Djokovic Explains His Decision To Compete In Geneva Week Before Roland Garros

Djokovic Explains His Decision To Compete In Geneva Week Before Roland Garros

by Zachary Wimer

Novak Djokovic surprised many when he signed up for the 2024 Geneva Open in the week before Roland Garros but he's now explained why he chose to do that.

The Serbian once famously said that he enjoys playing in the week leading up to a Grand Slam. He reasoned it as a chance to fine-tune his game just in time for an important tournament like that.

The flip side of that is fatigue, which is a bit alleviated by playing every other day at a Grand Slam. Djokovic's preparation for this year's Roland Garros hasn't been that well because he hasn't played as many matches as he had hoped.

The plan was to do that in Rome, but the bottle incident cut that short. Djokovic has seemingly since recovered from that, as he opted to play in Geneva.

It shocked many, including Andy Roddick, but the American explained in his podcast why he thinks it might be a good decision. Ahead of the ATP 250 tournament, Djokovic himself spoke to the media about why he chose to play in the Swiss city.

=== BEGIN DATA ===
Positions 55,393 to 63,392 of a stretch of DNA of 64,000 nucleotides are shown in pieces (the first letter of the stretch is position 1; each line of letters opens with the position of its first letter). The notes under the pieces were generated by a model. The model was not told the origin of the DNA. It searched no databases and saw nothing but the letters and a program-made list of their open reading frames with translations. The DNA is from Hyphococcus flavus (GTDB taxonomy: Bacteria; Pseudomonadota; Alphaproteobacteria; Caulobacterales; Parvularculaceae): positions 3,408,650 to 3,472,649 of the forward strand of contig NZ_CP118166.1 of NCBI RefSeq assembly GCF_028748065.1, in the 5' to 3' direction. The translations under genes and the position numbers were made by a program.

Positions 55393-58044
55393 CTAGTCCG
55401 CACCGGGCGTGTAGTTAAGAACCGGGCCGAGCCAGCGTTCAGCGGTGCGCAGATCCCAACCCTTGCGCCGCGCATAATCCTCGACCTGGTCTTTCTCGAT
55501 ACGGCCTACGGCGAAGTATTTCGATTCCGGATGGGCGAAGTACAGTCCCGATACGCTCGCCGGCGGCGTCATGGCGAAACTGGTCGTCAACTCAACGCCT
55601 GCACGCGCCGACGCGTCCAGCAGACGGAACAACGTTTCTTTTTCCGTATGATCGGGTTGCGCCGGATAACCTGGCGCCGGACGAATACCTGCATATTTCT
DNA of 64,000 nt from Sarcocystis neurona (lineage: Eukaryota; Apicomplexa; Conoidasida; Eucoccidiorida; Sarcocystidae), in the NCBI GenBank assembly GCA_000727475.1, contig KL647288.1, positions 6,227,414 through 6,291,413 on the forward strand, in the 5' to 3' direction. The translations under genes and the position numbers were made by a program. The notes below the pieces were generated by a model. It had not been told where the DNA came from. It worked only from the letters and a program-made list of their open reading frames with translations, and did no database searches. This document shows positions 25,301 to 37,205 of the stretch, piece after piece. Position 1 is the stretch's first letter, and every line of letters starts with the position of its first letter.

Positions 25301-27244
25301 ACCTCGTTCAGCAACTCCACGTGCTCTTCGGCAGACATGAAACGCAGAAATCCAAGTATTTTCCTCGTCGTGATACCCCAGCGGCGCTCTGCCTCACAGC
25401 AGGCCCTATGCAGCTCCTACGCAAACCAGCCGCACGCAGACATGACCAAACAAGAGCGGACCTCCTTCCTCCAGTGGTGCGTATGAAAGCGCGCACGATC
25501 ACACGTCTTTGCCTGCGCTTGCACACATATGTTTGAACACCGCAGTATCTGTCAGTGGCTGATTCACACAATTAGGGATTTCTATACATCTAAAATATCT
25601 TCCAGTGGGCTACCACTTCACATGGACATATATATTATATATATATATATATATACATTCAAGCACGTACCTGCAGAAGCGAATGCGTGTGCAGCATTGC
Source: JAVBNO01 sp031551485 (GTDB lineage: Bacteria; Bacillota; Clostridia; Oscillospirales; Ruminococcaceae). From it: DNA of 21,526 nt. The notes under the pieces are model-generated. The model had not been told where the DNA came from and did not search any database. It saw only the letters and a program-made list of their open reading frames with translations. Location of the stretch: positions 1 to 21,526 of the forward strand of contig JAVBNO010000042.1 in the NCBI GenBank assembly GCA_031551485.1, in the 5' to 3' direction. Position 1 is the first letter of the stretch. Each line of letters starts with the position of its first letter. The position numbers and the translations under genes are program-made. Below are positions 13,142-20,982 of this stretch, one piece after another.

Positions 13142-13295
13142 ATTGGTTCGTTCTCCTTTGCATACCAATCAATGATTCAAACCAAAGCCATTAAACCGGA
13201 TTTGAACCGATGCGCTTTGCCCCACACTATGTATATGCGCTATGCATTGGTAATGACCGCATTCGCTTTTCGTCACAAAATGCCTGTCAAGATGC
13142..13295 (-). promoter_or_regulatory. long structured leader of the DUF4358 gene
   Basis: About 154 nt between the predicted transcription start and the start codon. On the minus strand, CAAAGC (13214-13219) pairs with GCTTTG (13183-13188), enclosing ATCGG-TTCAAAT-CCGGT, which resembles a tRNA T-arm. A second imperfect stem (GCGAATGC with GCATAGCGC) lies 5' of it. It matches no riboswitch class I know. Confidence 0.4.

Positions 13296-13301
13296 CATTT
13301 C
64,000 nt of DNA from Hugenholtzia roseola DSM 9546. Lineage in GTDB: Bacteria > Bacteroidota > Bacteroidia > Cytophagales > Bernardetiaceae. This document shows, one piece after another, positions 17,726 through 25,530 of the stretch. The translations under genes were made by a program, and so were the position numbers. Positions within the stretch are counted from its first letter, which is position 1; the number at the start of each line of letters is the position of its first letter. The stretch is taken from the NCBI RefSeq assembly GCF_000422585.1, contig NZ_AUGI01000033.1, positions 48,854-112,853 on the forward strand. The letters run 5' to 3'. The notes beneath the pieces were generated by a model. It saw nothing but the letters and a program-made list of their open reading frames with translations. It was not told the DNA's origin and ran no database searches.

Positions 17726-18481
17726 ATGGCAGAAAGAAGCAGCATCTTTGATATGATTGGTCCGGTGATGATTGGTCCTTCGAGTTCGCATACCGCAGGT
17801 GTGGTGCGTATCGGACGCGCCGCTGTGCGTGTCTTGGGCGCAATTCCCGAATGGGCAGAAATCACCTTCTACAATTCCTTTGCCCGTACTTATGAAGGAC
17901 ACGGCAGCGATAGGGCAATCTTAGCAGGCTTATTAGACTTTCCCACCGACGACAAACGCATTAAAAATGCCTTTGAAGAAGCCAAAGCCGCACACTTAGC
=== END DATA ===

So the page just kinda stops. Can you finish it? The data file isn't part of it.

"The reason why I chose to come and play is because I feel like at this moment, there is no better practice for me than match play. I feel like I need more matches, even if it’s one match, two matches, three, four hopefully. It’s good for me, because that’s the way for me to try to find that kind of form that I need for Roland-Garros."

There truly is no better practice than proper match play, and he needs matches. Winning Roland Garros won't be easy, and the more matches he plays on clay before it, the likelier it will be that he does it. On top of that, best-of-five matches are a different kind of challenge, and that's why the Serbian also prepares for that.

"In terms of fitness, I’ve dedicated quite a bit of time with my new fitness coach to build the endurance, to build physical strength and capabilities that I need in order to play a best-of-five Grand Slam on the physically most demanding surface, which is clay."


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